"High concept" is a Hollywood term for a movie pitch that can be explained in a single sentence without exploring subtext and subtlety and nuance. Hayseed Dixie is a Bluegrass band that interprets classic Hard Rock through banjo, fiddle and mandolin. Hayseed Dixie is high concept.
Hayseed Dixie is not, however, a novelty, and that is how they have been erroneously viewed since they began nearly six years ago. It's a misconception that they've had a hand in creating and, while they would like to see it change at least a little, they understand their place in a long tradition.
"In the U.S. they've looked at us more as a novelty than in Britain," says Dixie frontman John Wheeler. "Maybe because we got primarily marketed in the U.S. on morning radio shows and they're sorta known for the comedy thing, and it was always the comedy side of the stuff that got more played up in the States. Whereas we got on the BBC in Britain, and that's their national radio. They think it's funny, but in the same way they think it's funny that Angus Young runs around in a schoolboy outfit or Gene Simmons dresses up like a demon and spits blood or Alice Cooper does his thing. That's a novelty, too.
There's a long history of precedent in Rock and in Hillbilly music of an element of comedy. A lot of the Hillbilly music, you always had the Grandpa Jones kind of character, telling jokes, singing funny songs and claw-hammering a banjo."
When Wheeler begins the tale of how Hayseed Dixie shimmered into existence, he slips easily into the persona of Barley Scotch, which he created for the band's 2001 debut, A Hillbilly Tribute to AC/DC.
"We got to listening to the AC/DC records and drinking some whiskey, and it became revealed to me that that 'Lost Highway' of Hank Williams and that 'Highway to Hell' were the same damn road, church say 'Amen,' " says Wheeler with tongue-in-cheek righteousness. "There's a good quote for you."
Back in 2000, session musician Wheeler was sitting in on a Nashville demo and when a need for banjo and mandolin arose, brothers Don and Dale Reno were brought in. Wheeler and the Renos hit it off and began getting together for impromptu jams, which led down an improbable path.
"One day we got to picking some AC/DC songs and thought, 'Hell, this is fun to play while drinking beer; chances are other beer drinkers will enjoy listening to it,' " says Wheeler. "We made the first record in two days. We never really thought a lot would come of it, not that we thought it couldn't, but that's not why we did it. We just burned a few copies on the computer and passed them around to some friends; you know, 'Here, play this at your party' kind of thing. Then it took on a life all its own."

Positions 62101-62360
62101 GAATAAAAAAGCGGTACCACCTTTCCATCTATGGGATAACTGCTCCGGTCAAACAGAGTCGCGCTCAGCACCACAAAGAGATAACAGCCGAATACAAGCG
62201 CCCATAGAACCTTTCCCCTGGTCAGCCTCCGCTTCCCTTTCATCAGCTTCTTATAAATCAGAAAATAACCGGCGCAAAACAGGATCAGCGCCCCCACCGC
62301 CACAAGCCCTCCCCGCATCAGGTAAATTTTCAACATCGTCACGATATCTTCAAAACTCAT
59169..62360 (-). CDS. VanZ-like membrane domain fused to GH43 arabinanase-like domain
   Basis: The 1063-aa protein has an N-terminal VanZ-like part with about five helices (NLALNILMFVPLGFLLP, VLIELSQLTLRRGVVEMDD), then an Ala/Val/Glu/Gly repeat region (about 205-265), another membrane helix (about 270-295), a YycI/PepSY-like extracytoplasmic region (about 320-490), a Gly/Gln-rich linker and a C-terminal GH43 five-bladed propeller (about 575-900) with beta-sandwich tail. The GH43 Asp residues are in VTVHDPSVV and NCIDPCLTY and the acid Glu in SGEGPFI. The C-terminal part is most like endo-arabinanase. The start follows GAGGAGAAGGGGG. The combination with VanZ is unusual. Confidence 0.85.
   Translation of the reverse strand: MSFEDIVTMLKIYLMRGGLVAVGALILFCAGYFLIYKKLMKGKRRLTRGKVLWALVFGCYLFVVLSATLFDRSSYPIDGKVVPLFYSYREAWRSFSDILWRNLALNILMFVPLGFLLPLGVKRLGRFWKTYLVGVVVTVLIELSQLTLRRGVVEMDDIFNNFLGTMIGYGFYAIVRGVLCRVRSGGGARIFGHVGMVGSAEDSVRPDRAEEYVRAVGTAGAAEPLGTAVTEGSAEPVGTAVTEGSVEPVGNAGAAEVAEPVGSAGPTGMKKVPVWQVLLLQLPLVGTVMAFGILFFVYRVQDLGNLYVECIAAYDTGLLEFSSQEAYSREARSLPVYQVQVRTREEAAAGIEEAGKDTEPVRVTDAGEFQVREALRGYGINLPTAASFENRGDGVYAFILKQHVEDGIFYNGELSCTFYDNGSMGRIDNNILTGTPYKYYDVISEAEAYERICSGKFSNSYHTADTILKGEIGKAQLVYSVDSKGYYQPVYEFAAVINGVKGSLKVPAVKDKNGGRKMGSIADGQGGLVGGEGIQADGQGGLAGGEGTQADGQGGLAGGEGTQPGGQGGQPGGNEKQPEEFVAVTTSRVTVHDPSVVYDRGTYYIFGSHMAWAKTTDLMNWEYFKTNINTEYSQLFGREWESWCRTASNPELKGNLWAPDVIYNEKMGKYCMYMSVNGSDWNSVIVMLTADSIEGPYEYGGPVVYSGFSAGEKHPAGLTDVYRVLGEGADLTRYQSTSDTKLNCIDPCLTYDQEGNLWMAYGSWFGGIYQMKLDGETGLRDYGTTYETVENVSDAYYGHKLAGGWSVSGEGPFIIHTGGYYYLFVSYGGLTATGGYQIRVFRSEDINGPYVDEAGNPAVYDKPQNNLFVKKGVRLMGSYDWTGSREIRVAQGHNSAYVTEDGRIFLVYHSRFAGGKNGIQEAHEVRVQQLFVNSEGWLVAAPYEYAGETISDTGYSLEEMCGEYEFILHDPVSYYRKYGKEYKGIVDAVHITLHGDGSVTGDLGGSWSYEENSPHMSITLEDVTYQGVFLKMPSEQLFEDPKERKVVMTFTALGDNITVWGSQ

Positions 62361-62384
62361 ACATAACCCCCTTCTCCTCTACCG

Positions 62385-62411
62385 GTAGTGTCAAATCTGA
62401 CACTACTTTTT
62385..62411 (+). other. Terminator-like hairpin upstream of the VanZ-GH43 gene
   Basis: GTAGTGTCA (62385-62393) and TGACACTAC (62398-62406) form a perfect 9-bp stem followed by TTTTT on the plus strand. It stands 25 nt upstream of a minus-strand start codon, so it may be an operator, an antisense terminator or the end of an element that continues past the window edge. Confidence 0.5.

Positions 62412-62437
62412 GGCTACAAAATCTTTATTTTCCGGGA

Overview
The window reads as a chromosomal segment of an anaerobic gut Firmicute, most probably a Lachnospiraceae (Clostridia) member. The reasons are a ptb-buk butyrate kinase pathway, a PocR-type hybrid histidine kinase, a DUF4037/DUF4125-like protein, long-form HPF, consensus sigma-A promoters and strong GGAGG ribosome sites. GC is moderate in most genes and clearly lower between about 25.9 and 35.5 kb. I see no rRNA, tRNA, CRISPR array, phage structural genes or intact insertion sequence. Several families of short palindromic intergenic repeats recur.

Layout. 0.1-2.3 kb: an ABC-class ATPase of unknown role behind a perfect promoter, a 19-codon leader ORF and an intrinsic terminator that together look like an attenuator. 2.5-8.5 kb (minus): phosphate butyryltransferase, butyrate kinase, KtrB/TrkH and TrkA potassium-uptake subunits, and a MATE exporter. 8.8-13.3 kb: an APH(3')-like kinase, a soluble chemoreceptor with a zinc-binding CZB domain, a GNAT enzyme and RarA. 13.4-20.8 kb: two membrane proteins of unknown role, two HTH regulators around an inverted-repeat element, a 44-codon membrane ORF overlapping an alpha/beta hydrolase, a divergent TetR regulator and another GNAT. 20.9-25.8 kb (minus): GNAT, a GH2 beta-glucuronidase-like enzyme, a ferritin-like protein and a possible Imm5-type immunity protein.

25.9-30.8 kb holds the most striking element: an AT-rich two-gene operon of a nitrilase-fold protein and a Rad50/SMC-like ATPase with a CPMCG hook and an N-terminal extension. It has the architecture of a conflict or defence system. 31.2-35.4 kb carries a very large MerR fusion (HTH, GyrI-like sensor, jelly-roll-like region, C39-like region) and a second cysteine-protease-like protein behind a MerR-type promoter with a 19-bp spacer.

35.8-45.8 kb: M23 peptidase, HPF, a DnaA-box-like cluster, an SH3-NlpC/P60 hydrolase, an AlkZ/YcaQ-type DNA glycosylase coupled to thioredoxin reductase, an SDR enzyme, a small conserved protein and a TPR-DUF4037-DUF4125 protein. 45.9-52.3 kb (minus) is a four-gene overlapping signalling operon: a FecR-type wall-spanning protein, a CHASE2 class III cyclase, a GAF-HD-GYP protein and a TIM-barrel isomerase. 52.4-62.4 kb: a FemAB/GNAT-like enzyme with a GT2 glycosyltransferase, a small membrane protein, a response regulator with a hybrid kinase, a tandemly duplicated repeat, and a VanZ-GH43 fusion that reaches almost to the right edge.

The trio's party CD started making the industry rounds and attracted attention until the hastily christened Hayseed Dixie finally inked a deal with respected Nashville indie Dualtone. The label's strategy to work the record to radio morning shows largely determined the band's role-playing within the context of the album's concept; Wheeler would be Barley Scotch (Bon Scott) and the Renos would be Talcum and Enus Younger (Malcolm and Angus Young).
"The morning radio shows promptly played the dog shit out of it, and I did all these interviews for about two months with radio, pretending to be my granddad eventually," says Wheeler with a laugh.
Dualtone's marketing plan worked to perfection. "It sold about 50,000 pieces in the first three months, and we thought, 'Well, we better go play some shows,' " says Wheeler. "We hired a bass player and hit the road, and we've been doing it ever since. Non-stop, really; it's devoured our lives. Trust me, there's a lot more money to be made growing pot and making moonshine than there is in playing music."
Hayseed Dixie has been road-dogging pretty hard of late. Wheeler estimates the band has been home for a total of four weeks in the past year or so, much of the time spent in Europe and England, whose inhabitants were smitten with Hayseed Dixie after the 2004 release of Let There Be Rockgrass, a compilation of their AC/DC tribute, 2002's A Hillbilly Tribute to Mountain Love (featuring the band's first original song, "I'm Keeping Your Poop") and 2003's Kiss My Grass: A Hillbilly Tribute to KISS.
Hayseed Dixie's latest album is a shift in two new directions. Released late last year, Hot Piece of Grass finds the band now affiliated with Cooking Vinyl Records and is only half covers of established Rock songs (Black Sabbath's "War Pigs" among them); the remainder are Hayseed Dixie originals. It could be the first step toward an all-original Hayseed Dixie album.
"If we ever make another record, I think it will be all originals," says Wheeler. "We're thinking about calling it No Covers and having a chick on the front trying to hold the bedsheets up across her chest and a bunch of our hands trying to rip 'em off."
Wheeler admits it's a little early to think about next steps while further admitting there's little if any premeditation about what Hayseed Dixie does in the first place. Still, he knows what he doesn't want to do.
"People will say, 'Oh, man, there's lots of other great AC/DC songs you haven't done,' but it would essentially be repeating ourselves, and I can't see much reason to do that," says Wheeler. "It just becomes a factory job at that point, and I can't see the purpose. I'd rather keep doing stuff that I think is interesting and hopefully other people will think it's interesting too. Or at least think it's fun to drink beer to.
That's really the bottom line. You're never gonna see me cram my head up my butt and start trying to sing about the inside of my deep poetic soul/hole, because I don't have one. In the words of the great Bon Scott, about the only message any of us ever tried to send anyone was the number to our hotel room."
HAYSEED DIXIE plays the Southgate House Friday.